Jasper visits the London opium den again for the first time since Edwin’s disappearance. When he leaves at dawn, the woman who runs the opium den follows him. She vows to herself that she will not lose his trail again as she did after his last visit. This time, she follows him all the way to his home in Cloisterham; outside she meets Datchery, who tells her Jasper’s name and that he will sing the next morning in the cathedral service. On inquiry, Datchery learns she is called “Princess Puffer.” The next morning she attends the service and shakes her fists at Jasper from behind a pillar.

Dickens’s death leaves the rest of the story unknown.

My Thoughts:

I have to admit, the whole time I was reading this all I could think of was how it was unfinished and no matter how much I thought, it would never BE finished. Not a very good mindset to get as much enjoyment from the story, that’s for sure.

This was so on track for being awesome. The characters were everything I wanted in a Dickens novel. The good guys were good, the bad guy was REALLY bad and the girls were brave and fearless. The latecomers were manly and proud and I was really looking forward to seeing them developed.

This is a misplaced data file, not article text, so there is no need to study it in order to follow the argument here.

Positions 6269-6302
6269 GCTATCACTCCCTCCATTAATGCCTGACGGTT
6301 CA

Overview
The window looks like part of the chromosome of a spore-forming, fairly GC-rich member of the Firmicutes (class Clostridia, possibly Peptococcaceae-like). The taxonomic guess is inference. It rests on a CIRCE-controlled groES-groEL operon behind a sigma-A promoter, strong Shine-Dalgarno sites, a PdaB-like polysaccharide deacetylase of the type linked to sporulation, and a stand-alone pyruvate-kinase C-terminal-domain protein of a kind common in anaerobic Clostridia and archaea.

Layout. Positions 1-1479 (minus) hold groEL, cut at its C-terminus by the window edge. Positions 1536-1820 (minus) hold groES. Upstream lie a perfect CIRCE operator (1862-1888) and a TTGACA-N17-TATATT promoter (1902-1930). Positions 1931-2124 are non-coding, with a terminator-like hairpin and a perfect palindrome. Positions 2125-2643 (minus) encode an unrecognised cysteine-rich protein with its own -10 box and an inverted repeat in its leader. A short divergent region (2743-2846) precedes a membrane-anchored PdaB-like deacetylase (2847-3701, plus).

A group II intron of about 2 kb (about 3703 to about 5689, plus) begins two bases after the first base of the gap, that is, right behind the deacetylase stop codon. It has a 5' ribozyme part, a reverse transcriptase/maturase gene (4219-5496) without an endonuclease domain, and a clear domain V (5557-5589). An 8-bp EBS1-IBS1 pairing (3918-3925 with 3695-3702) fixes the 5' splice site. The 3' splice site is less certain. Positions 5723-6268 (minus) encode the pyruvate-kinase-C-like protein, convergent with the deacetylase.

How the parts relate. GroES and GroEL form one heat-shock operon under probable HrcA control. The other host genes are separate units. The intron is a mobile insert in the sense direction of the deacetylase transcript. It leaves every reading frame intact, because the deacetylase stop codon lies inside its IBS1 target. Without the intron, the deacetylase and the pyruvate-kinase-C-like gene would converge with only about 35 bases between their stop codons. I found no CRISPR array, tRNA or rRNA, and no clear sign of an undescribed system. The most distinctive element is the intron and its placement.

This had all of the ingredients I could have asked for. Dickens just left them on the counter in the mixing bowl without cooking them. And unfortunately, it wasn’t cookie dough so I couldn’t take a chance and eat it raw.

I will say that this has gotten me interested in other authors who have tried to finish the story. If any of you have a good suggestion, please let me know.

Rating: 4 out of 5.

36 thoughts on “The Mystery of Edwin Drood ★★★★☆

    1. Oh man, that is a toughie. As I was doing this Dickens’ re-read, as I would read each book it was my favorite at the moment 😉 But I think I enjoyed Bleak House a LOT this time. Nicholas Nickleby rivaled it as did the Pickwick Papers. So I guess I’d have to choose those 3 and let them fight it out amongst themselves.

      Liked by 2 people

        1. Thanks for that. I looked it up and sadly, it’s not on kindle, paper only. So I’m going to have to think long and hard about if I want it or not.

          Might have to have a look see to see if anyone has scanned and uploaded it online.

          Like

        2. So here’s a weird story. When I initially went and searched amazon for that author/book, the search results only came up with a paper copy, hence my initial reply.

          Then I went and used google to see if it had been published anywhere in ebook. Found the publishers website, which said I could buy it for kindle. Clicked the link, which took me to the UK version of amazon. I signed in to see if I could buy it but due to damnable geo-restrictions, I couldn’t. But then it took me to the US version of amazon and there was the kindle edition. For $3. So I’m going to buy it. Can’t go wrong for $3!